Much invective has been published and directed against Moses, the master builder, transportation visionary, politician, and urban chain-saw artist. (More recently, however, revisionists have reconsidered Moses's legacy.) Opposing the man’s work gave an ideology to Lewis Mumford and a cause to activist Jane Jacobs. The Moses and Jacobs story may even become a biblical-sounding opera someday. The argument during Moses’s life and the consensus since his death in 1981 has been that he sacrificed the neighborhoods for his concept of arteries surging with cars and trucks. This twentieth-century blueprint of the modern city became the fertilizer for gridlock, not its antidote.

Moses’s vision takes you closer to the sprawl and congestion of Lagos or Cairo than it does to the kinds of orderly future-world dream cities of the 1964 World’s Fair in Queens. His vision of the future city that built the concrete and asphalt canals for steel and wheels —which was the fate of virtually all urban areas in the United States—can be seen in my 50-year-old handbook: monorails and parkways to replace subways; globally connected personal “Studyspheres” to replace schools and libraries, with cars as the agents of liberation. The legacy of Moses is a public-transit system that languished, and bulldozed ghettos cleared to make way for mob-scene park destinations. Even the rusted-out World’s Fair site has become a visual joke in the movies Men in Black and Iron Man. Readers of this magazine well understand the rest.

But quietly the people of the city have perfected a form of urban renewal that is part interior renovation, sidewalk reclamation, and enlightened denial.

Nearly two generations of political initiatives have largely failed to undo what Moses did (it has proved vastly more expensive to bulldoze Moses’s monuments than it was to build them), but quietly the people of the city have perfected a form of urban renewal that is part interior renovation, sidewalk reclamation, and enlightened denial. With their eyes averted, people have found a Moses workaround. The South Bronx (impaled by Moses’s Cross Bronx Expressway) or Red Hook in Brooklyn (sawed off by the Gowanus Expressway and the polluted canal of the same name), have acquired hipster enclaves, vacant lot gardens, and local craft businesses that have found a way to mix with the residents of once utterly blighted housing projects, to the benefit of both. It can be seen in the successful development of Dumbo and Brooklyn Bridge Park that have sprouted in the shadow of the BQE, where kids ride a renovated carousel under roadways that no one pays any attention to anymore. What’s even more amazing about Brooklyn Bridge Park is how the noise of the constant traffic is ignored as much as the double-decked roadway. The most remarkable design feature in the park, in fact, is a huge earthen berm that will shield part of the park from the sound of the traffic on the BQE. When that section opens later this year, the silence will clearly be deafening and will be a sign of how the ears of New Yorkers have filtered out the “vehicle city” as much as their eyes have.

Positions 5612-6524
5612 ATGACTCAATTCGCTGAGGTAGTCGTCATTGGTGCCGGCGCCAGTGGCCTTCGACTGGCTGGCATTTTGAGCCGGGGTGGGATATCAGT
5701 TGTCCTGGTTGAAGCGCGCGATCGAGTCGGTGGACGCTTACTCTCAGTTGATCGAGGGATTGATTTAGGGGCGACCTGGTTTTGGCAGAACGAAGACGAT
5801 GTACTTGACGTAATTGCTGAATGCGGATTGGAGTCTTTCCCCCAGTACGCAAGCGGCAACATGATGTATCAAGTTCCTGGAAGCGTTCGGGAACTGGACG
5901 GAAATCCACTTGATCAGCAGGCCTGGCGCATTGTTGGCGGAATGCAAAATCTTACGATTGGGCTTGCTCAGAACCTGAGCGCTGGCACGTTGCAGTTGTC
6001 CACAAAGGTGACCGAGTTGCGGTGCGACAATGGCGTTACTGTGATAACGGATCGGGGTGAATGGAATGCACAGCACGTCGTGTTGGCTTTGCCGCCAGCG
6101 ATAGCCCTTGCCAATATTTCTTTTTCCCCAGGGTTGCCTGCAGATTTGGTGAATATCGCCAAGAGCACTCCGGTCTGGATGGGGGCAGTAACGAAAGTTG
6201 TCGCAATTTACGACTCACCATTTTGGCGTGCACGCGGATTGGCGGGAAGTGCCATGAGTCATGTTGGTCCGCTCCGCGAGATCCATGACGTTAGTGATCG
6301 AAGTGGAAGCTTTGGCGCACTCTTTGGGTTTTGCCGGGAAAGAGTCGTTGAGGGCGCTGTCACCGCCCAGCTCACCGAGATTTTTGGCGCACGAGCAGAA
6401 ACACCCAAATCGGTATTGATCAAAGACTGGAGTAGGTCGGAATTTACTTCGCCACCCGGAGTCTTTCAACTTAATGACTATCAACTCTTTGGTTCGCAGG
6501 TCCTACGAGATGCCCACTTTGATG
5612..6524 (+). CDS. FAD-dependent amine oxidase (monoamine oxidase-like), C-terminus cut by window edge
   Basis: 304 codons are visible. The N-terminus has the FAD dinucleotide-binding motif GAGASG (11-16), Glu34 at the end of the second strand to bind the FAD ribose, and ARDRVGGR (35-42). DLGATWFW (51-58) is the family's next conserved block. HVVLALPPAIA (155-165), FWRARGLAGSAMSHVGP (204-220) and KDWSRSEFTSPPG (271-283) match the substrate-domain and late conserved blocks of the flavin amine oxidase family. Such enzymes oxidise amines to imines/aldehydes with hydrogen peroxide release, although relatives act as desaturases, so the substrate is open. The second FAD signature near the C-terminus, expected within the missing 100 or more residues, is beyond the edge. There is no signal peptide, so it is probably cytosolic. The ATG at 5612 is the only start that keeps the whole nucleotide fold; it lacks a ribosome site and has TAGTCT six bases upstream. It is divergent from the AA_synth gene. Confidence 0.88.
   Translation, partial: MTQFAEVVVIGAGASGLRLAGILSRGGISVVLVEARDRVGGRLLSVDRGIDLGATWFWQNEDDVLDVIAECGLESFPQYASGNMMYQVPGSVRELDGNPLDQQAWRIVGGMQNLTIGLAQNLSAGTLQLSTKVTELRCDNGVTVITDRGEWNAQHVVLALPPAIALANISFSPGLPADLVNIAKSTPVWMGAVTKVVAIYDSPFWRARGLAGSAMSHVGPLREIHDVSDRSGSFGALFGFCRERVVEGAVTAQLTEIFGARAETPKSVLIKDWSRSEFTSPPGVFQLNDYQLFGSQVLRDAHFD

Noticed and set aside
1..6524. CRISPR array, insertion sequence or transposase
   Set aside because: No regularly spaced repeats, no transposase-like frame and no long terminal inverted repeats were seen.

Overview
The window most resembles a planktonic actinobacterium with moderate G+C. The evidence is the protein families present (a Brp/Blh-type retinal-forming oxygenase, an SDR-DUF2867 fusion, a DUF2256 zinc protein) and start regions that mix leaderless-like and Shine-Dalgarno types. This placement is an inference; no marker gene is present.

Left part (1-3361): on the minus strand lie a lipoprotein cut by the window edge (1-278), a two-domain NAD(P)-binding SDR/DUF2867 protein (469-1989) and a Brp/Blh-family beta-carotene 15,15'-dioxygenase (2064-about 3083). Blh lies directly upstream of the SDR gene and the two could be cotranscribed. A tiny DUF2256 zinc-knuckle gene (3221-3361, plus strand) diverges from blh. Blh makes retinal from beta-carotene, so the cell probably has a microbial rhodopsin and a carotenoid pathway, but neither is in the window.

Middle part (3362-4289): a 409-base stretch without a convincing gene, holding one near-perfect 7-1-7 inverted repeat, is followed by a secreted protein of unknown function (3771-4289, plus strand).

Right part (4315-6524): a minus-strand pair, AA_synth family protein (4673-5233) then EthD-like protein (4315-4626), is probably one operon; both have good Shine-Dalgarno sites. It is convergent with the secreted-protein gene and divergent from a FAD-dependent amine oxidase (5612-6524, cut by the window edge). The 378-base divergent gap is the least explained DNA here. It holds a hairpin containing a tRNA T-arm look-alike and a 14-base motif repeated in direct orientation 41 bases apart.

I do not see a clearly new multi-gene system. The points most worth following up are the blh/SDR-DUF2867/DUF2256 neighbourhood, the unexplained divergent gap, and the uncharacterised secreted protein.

People don’t notice the cars and highways today because they are not the city. They never have been. When the snow finally melted this spring, Moses’s pockmarked and plow-savaged roads and bridges looked worse than ever. The people of these new enclaves emerged with their sunglasses and bikes, and pulled up some tables and chairs to enjoy the city and watch the master builder’s legacy continue to slowly melt away along with the blackened late-winter slush piles. New York is hardly a utopia these days, but the spaces around the cars and pavement have become destinations, homesteads, and neighborhoods. Today the roadways and bridges of New York’s vehicle city are occasionally useful places to visit, but nobody would ever want to live there anymore.